Redundant email on SBS2008?

I have a client who runs SBS2008 on premise. The most used features of this installation are email and file share (i.e, sharepoint is unused, etc).

Every now and then the internet will drop (ISP's got wire issues in the area, plus power outages frequent during bad weather). When the server goes down email is lost/bounced, etc. The problem occurs because of clients' location - small town remote.

So, what's the best way to make their email redundant? I hate using the POP3 connector as a permanent solution... and took them off of that kind of setup. I don't think dropping exchange and going to hosted pop3 is gonna fly as EUs all use multiple devices. Might not be able to sell them on a migration to the cloud, due to unreliable internet. Kinda painted into a corner here.

I was thinking something along the lines of changing MX records at the host, adding a secondary server and using priorities on the MX records? In testing I never got it to work.

Please send your ideas/best practices.
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VB ITSConnect With a Mentor Specialist ConsultantCommented:
I would go with Chris' suggestion and use a backup MX solution. You don't necessarily have to use the service that he has linked as there are other providers out there who can do it cheaper.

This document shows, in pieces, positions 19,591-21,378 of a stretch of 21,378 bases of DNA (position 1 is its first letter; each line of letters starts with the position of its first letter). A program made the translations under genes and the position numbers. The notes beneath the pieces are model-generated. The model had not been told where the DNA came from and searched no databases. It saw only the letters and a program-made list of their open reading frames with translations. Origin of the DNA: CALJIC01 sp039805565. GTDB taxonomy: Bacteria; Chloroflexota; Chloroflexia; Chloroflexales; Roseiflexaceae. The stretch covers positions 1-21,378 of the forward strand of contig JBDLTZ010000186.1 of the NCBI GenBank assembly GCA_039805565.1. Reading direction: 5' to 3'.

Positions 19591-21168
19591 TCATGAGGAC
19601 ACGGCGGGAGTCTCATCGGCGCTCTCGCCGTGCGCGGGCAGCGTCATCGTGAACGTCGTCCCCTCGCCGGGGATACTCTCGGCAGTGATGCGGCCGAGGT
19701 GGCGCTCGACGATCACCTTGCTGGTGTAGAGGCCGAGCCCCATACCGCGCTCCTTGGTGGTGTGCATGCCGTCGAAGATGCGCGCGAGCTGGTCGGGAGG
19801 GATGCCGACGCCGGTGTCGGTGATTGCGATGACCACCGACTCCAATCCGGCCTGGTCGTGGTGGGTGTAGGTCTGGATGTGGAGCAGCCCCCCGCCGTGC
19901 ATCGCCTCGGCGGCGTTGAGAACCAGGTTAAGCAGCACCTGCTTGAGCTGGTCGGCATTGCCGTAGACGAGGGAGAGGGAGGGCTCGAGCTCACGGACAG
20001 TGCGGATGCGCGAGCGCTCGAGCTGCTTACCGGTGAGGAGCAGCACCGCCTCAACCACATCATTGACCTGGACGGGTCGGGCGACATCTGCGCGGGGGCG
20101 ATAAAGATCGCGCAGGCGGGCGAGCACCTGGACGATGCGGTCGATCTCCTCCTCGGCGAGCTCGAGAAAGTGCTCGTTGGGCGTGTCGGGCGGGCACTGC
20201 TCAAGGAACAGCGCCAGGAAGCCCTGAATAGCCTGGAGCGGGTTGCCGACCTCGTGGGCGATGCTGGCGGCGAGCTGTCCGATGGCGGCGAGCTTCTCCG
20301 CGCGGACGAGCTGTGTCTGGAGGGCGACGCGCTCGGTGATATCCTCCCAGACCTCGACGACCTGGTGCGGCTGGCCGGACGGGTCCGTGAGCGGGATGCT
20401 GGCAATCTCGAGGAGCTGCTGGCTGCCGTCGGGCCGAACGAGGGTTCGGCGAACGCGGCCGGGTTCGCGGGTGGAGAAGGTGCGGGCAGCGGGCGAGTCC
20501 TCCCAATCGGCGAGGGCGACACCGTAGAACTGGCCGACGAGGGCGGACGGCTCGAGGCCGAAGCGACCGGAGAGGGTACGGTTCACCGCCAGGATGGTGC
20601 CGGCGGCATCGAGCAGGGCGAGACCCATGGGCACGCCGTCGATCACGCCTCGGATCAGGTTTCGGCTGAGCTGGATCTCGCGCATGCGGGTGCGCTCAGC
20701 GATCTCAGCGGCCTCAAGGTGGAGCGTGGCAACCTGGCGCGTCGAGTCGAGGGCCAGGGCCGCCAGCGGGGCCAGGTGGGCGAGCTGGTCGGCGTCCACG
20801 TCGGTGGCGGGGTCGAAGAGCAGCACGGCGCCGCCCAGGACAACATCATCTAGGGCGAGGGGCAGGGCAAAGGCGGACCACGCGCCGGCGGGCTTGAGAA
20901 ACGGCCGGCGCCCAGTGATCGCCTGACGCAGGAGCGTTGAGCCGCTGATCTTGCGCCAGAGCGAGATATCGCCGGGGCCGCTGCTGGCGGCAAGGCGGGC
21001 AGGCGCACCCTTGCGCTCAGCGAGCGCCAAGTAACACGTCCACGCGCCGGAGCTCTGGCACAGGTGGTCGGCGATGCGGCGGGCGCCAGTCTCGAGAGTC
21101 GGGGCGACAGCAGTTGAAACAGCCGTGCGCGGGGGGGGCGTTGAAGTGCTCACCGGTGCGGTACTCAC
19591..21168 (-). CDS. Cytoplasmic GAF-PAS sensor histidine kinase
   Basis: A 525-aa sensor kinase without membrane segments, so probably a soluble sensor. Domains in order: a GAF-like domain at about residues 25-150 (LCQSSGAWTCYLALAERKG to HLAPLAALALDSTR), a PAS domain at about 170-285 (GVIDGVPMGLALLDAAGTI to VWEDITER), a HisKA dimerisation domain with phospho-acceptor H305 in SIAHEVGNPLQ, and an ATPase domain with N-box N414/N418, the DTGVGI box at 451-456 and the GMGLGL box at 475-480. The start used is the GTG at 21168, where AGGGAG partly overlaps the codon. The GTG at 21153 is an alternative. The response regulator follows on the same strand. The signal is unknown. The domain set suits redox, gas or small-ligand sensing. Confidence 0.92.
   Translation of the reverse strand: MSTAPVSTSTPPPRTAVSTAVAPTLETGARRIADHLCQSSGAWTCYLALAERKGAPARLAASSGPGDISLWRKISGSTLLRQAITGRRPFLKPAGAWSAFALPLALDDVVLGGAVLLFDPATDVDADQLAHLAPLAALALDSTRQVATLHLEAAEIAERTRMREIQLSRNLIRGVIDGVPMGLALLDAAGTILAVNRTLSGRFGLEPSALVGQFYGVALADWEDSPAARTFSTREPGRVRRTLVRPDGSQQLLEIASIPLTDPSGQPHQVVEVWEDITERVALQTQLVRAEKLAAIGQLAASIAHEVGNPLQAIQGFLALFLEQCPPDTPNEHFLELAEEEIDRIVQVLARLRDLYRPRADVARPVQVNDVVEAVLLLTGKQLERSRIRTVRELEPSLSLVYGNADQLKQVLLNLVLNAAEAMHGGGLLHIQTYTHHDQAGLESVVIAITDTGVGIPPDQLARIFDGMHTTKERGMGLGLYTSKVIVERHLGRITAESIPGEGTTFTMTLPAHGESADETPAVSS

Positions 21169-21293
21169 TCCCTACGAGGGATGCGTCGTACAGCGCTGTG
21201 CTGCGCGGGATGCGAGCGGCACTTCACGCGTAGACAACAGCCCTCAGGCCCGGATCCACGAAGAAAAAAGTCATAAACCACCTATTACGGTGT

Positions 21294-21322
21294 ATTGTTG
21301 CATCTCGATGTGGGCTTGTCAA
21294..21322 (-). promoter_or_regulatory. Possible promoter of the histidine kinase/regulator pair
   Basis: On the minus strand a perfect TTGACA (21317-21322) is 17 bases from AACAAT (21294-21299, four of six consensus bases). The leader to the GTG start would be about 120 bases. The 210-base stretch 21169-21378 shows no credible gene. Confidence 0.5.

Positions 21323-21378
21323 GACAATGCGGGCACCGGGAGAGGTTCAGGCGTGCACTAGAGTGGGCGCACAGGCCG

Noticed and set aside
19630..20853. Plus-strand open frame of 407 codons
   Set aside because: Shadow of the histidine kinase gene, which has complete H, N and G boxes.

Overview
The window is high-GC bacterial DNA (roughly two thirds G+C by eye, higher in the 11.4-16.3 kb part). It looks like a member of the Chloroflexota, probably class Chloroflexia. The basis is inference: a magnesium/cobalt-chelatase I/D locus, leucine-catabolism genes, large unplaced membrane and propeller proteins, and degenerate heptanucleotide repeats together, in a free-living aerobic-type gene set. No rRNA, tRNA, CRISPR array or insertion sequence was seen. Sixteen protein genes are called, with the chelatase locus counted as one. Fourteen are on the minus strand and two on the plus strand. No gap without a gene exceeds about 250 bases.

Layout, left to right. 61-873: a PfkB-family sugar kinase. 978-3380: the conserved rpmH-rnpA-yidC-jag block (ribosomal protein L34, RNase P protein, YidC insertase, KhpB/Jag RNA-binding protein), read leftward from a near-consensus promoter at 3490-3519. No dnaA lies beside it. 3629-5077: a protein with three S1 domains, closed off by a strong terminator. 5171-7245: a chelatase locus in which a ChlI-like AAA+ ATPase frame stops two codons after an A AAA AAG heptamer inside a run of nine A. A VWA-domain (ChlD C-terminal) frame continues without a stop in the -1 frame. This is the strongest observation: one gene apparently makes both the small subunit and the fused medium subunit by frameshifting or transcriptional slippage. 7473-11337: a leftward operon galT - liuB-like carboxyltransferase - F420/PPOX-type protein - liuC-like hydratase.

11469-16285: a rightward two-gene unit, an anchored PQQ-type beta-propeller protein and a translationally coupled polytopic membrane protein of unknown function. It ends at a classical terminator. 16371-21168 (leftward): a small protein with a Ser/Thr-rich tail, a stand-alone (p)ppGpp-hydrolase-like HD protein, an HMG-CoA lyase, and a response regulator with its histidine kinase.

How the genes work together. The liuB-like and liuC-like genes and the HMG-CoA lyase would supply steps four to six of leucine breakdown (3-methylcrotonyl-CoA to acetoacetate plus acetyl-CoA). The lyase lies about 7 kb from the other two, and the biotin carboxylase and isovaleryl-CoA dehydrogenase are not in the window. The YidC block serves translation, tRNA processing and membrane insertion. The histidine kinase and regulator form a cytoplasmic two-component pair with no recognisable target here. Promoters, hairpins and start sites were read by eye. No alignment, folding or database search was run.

For example, DNS Made Easy have a backup MX service for $12.95 one domain per year:

There are some limitations with their service so shop around and pick one that you think best suits your client's needs.
Chris StauntonConnect With a Mentor Commented:
I would suggest offsite MX hosting somewhere, there are affordable solutions out there for small businesses.  Take a look at Backup MX @ < $100 a year it might fit the budget.
I would suggest that you contract company that would host yor emails for you (bluehost, rackspace).  On the clients you can create local PST files where their email would be downloaded to but NOT deleted from the server.  This would allow your users to access it both locally and remotely.  IT also acts as somewhat of a backup to your emails.

Chris' suggestion is also a great one as well.
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Elixir2Author Commented:
I've never used offsite MX, but that's a winning idea. Let me get this right, it is an automatic failover where users can go to read their missed email?

I personally use 1and1 for my email host, and I've noticed that they automatically SPOOL the emails that I miss when my server is offline for any reason. I almost never have a bounced email unless my server is offline for like 72 hours...

This client I am working for, obviously, does not have that SPOOLING function from their host. Is that what offsite MX is really doing, right?
Chris StauntonCommented:
They will spool it offsite and send it to your mail server when it's back online.  Generally mail servers will try multiple times to deliver an e-mail depending on how the sending mail server is setup there should always be multiple delivery attempts.
Elixir2Author Commented: